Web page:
NEEPAWA, Man. - The fallout from a junior-hockey hazing scandal now has spread beyond the dressing room.
The player who first reported the hazing is going to be traded, and one of the team's assistant coaches has resigned, Neepawa Natives president Dave McIntosh said.
The local radio station showed its support for the player by suspending all sponsorship and coverage of the team, and phone calls poured into the player's home from other towns and provinces.
“People are calling just randomly from out of town -- it's great, just great,” the 15-year-old's father said.
“He's making an impact. Little does he know that perhaps the next generation of hockey payers might have him to thank that they're not getting touched in the dressing room.”
The father still has a hard time describing what happened in the Manitoba Junior Hockey League team's dressing room late last month.
Some of the rookies were told to dance and remove their clothing as older players watched and judged them, he said. Five of the rookies were then made to walk naked around their locker room with plastic water-bottle crates tied to their genitals by a string and dragging on the floor.
“And the players were throwing towels into the crates to add weight,” the father said Thursday night.
Officials with the team and the league have refused to confirm or comment on the details.
The incident was initially kept quiet, but the 15-year-old later told a friend, and word got back to his father, who went straight to the team.
The team immediately forwarded the information to the league, McIntosh said.
What happened next added insult to injury for the boy and his family. He was suspended from playing and told to apologize to his teammates for telling on them, according to his father.
“The team was loaded on the bus, ready to go on a road trip. They all got off the bus and went back into the dressing room and he apologized to them. How bad is that, making the victim apologize?”
The team will not comment on the father's version of the story, but admits the player was suspended.
“It's difficult to have him in the lineup because the family is so proactively trying to make it look like we're the bad guys that it's pretty tough to accommodate him playing in the group,” McIntosh said.
The league investigated and earlier this week fined the Natives $5,000. Some coaches and players were suspended for up to five games.
The boy has already missed seven games, but will soon be on another team.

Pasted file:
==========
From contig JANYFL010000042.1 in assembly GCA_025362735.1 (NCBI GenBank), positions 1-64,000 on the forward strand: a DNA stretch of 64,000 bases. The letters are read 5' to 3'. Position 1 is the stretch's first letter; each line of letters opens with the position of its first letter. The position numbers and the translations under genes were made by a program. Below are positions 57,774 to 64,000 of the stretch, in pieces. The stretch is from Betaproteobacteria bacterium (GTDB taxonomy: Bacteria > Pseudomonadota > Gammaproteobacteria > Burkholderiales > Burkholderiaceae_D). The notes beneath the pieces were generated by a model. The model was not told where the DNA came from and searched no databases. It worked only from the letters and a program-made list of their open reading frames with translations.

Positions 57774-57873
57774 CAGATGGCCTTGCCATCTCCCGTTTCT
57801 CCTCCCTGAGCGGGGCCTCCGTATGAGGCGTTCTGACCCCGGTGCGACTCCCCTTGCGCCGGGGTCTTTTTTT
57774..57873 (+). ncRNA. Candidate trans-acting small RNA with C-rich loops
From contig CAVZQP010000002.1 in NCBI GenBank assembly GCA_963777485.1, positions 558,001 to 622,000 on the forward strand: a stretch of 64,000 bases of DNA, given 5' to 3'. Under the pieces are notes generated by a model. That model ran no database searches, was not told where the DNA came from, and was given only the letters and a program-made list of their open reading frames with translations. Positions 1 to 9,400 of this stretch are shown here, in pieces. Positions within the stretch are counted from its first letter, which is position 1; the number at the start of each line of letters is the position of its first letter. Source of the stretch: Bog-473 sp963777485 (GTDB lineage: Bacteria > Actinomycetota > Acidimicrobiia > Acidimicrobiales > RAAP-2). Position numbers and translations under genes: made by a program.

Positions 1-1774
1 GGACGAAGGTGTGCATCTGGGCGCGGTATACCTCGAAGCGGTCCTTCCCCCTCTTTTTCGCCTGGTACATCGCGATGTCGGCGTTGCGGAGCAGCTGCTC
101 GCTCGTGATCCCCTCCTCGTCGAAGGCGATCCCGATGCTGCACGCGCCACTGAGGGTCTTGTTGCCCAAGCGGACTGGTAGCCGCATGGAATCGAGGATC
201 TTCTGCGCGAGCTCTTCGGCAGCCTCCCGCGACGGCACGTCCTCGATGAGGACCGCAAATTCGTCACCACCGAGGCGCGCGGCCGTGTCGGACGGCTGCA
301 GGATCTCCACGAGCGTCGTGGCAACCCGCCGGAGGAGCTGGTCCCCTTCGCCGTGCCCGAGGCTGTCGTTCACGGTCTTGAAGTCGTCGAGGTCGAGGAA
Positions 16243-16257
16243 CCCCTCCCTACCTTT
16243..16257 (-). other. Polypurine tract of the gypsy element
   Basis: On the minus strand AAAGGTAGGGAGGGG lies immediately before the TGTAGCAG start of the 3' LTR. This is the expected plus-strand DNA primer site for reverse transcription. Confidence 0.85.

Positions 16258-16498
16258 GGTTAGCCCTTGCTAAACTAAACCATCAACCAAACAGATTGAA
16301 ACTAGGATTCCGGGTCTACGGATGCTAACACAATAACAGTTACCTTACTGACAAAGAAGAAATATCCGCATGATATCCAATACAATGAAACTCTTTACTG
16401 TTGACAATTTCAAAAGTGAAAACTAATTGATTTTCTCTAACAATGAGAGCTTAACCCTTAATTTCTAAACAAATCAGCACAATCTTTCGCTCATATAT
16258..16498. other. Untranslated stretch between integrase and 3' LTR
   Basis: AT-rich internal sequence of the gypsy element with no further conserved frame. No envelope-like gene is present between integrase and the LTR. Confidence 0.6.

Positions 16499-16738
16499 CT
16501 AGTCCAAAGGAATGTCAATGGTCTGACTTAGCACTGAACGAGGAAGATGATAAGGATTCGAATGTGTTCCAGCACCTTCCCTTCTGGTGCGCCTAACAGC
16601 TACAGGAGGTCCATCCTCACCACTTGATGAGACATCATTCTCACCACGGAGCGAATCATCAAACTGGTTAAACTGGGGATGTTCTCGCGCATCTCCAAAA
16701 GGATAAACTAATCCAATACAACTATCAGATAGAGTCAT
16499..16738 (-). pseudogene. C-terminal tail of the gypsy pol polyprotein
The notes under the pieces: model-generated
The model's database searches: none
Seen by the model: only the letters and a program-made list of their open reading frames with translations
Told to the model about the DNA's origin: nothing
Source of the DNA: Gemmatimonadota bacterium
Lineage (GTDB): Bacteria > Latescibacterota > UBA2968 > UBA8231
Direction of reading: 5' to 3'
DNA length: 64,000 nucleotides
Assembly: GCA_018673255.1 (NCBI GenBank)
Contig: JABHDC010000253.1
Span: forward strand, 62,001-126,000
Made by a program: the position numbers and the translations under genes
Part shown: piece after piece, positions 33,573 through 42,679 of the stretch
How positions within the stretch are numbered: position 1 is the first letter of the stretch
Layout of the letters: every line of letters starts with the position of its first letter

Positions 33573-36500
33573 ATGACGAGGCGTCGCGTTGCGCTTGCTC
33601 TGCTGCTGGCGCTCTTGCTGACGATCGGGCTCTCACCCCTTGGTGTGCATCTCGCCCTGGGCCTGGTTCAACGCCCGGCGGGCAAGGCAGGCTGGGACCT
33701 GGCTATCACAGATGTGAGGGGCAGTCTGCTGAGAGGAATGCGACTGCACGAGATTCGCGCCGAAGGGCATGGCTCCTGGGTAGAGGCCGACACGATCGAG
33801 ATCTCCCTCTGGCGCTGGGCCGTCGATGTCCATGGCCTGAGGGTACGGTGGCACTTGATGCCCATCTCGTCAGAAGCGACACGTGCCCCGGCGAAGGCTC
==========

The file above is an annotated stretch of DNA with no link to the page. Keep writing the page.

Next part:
“While we were being investigated ... we couldn't make any trades during that time. But now that the (fines) were applied to us on Tuesday, now we can move forward and we can get some direction from the league to have the lad moved to wherever they feel fit for him to be,” McIntosh said.
A trade would suit the boy's family just fine. It's the only way he can be among teammates he can trust, his father said.
“And we just want him back playing hockey.”
One of the team officials who was suspended, assistant coach Brad Biggers, abruptly quit Thursday night.
“He sent it to me in a text (message) ... and I accepted it,” McIntosh said.
And the owner of radio station CJ97 in Neepawa, Bill Gade, announced he was ending his partial sponsorship of the team and would refuse to even mention the team on air for at least one year.
“We're not punishing the team for the fact the hazing happened, we're punishing them for the fact they're refusing to deal with it,” Gade said from his office in Swan River.
The turmoil has rocked the small town, and has taken a toll on the boy at the centre of the storm. But phone calls of support, including one from former NHLer Sheldon Kennedy - a player who was abused as a boy by coach Graham James - have helped him get through the ordeal.
“Sheldon Kennedy gave him his personal cell phone (number) and said `any time you want to talk to me about this just phone me, doesn't matter what time of day it is',” the father said.
“My son was going 'Wow'.”
The boy is now looking toward a bright future in hockey. There are 11 teams in the MJHL, two in Winnipeg and the rest in smaller towns and cities throughout the province.
“He was at that point in time where he was thinking `Did I do the right thing? Did I wreck my hockey career by doing this?',” the boy's father said.
“We told him right from the get-go 'you're not going to wreck your hockey career ... you're making a statement that what happened is wrong and that it has to be corrected so that it doesn't happen again'.”